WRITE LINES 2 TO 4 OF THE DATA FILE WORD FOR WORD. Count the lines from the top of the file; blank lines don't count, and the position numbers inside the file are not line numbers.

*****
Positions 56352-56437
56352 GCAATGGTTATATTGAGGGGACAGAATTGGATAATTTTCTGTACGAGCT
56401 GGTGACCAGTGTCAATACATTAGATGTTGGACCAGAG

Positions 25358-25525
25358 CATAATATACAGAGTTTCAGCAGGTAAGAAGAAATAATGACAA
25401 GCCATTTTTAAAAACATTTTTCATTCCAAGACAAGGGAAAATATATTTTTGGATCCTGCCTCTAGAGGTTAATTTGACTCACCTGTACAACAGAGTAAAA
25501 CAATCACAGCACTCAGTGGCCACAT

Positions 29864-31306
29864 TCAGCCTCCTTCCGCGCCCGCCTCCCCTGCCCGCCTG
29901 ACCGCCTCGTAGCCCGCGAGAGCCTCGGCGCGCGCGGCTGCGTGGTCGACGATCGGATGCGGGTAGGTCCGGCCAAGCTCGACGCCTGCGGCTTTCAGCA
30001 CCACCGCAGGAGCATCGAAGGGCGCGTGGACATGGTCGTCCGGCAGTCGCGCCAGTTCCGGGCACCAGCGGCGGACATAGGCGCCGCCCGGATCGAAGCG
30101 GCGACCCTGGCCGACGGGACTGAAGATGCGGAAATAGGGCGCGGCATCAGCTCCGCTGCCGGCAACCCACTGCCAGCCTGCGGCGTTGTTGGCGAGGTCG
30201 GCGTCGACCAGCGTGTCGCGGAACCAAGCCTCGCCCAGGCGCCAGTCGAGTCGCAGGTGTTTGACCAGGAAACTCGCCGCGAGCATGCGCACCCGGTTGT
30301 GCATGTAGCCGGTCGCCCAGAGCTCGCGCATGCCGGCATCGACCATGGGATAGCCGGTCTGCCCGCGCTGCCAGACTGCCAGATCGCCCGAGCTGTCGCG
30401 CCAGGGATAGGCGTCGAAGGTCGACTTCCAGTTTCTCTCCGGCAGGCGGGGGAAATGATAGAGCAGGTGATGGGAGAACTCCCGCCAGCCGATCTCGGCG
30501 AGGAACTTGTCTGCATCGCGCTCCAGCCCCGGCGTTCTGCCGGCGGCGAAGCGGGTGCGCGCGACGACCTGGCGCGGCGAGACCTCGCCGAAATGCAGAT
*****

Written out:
56352 GCAATGGTTATATTGAGGGGACAGAATTGGATAATTTTCTGTACGAGCT
56401 GGTGACCAGTGTCAATACATTAGATGTTGGACCAGAG

Positions 25358-25525